- The Washington Times - Tuesday, January 24, 2012

Saying the country is down but not out, Republicans on Tuesday accused President Obama of trying to divide the country by pushing tax increases and excessive regulations, and implored voters to embrace their party’s “pro-jobs, pro-growth” agenda over the program Mr. Obama offered in his State of the Union address.

Indiana Gov. Mitch Daniels, chosen to give the Republican Party’s official response, said the “extremism” of Obama administration domestic policies, including his resistance to agree to a proposed oil pipeline from Canada to the Gulf Coast, have made the economy worse.

“As Republicans, our first concern is for those waiting tonight to begin or resume the climb up life’s ladder,” Mr. Daniels said. “We do not accept that ours will ever be a nation of haves and have-nots; we must always be a nation of haves and soon-to-haves.”

He said “no feature of the Obama presidency has been sadder than its constant efforts to divide us, to curry favor with some Americans by castigating others.”

Mr. Daniels said the country’s stagnant economy has put the U.S. “only a short distance behind Greece, Spain and other European countries now facing economic catastrophe.”

“Because the world uses our dollar for trade, we have a short grace period to deal with our dangers,” he said. “But time is running out, if we are to avoid the fate of Europe, and those once-great nations of history that fell from the position of world leadership.”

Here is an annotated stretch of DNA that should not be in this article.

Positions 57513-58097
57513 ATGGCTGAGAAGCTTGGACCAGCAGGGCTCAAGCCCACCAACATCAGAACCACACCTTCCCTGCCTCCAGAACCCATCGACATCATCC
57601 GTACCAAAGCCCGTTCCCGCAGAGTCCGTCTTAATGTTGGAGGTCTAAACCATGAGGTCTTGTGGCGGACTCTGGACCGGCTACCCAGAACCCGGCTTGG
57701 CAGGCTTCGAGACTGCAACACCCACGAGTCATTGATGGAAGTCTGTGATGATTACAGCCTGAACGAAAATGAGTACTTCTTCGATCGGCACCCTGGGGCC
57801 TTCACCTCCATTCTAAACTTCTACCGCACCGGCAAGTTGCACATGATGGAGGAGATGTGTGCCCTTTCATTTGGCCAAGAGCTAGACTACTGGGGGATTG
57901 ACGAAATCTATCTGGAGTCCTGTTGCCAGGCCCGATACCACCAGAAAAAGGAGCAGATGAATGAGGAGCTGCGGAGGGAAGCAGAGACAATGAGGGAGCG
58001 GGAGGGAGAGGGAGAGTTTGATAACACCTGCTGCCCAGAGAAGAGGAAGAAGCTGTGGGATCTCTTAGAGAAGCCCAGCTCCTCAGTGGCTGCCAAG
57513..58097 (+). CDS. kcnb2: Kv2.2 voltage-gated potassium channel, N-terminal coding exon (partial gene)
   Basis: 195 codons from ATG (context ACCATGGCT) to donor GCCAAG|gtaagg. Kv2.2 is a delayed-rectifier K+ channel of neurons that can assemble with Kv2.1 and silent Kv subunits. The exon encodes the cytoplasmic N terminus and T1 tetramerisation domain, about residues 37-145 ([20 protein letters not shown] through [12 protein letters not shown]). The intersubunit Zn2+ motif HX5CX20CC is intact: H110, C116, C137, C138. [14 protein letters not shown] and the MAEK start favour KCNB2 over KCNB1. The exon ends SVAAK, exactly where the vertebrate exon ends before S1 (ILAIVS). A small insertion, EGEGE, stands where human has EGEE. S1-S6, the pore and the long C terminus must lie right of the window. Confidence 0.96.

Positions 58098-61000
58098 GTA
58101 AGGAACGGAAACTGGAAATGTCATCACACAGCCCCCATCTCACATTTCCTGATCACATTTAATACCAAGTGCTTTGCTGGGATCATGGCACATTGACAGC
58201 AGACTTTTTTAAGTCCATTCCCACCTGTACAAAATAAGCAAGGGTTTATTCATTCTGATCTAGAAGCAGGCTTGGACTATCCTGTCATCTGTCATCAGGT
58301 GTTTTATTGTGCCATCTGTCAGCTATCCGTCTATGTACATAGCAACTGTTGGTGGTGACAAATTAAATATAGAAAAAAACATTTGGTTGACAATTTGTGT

The governor, who was urged by some in his party to run against the president this year, called for a “passionate pro-growth approach,” featuring a simpler tax system of fewer loopholes and lower rates and “a pause in the mindless piling-on of expensive new regulations that devour dollars that otherwise could be used to hire somebody.”

“If we fail to shift to a pro-jobs, pro-growth economic policy, there will never be enough public revenue to pay for our safety net, national security, or whatever size government we decide to have.”

Mr. Daniels also dismissed Mr. Obama’s frequent accusations that GOP lawmakers on Capitol Hill have blocked his agenda for partisan purposes.

“They and they alone have passed bills to reduce borrowing, reform entitlements and encourage new job creation, only to be shot down nearly time and again by the president and his Democrat Senate allies,” Mr. Daniels said.

Mr. Daniels added that 2012 is “the year we strike out boldly not merely to avert national bankruptcy but to say to a new generation that America is still the world’s premier land of opportunity.”

“Republicans will speak for those who believe in the dignity and capacity of the individual citizen; who believe that government is meant to serve the people rather than supervise them; who trust Americans enough to tell them the plain truth about the fix we are in, and to lay before them a specific, credible program of change big enough to meet the emergency we are facing,” he said.

Rep. Mike Pence, Indiana Republican, called the president’s address “more of the same.”

Gov. Mitch Daniels‘ plain-spoken call for fiscal discipline and reform was the right message during these difficult times and must be heeded if we hope to put an end to the mountain range of debt that threatens the prosperity of our children and grandchildren,” Mr. Pence said.

Sen. Lamar Alexander, Tennessee Republican, said he doesn’t blame Mr. Obama and congressional Democrats who controlled both chambers of Congress during the president’s first two years in office for the country’s problems they inherited, “but we do hold them responsible for what they have done during the last three years.”

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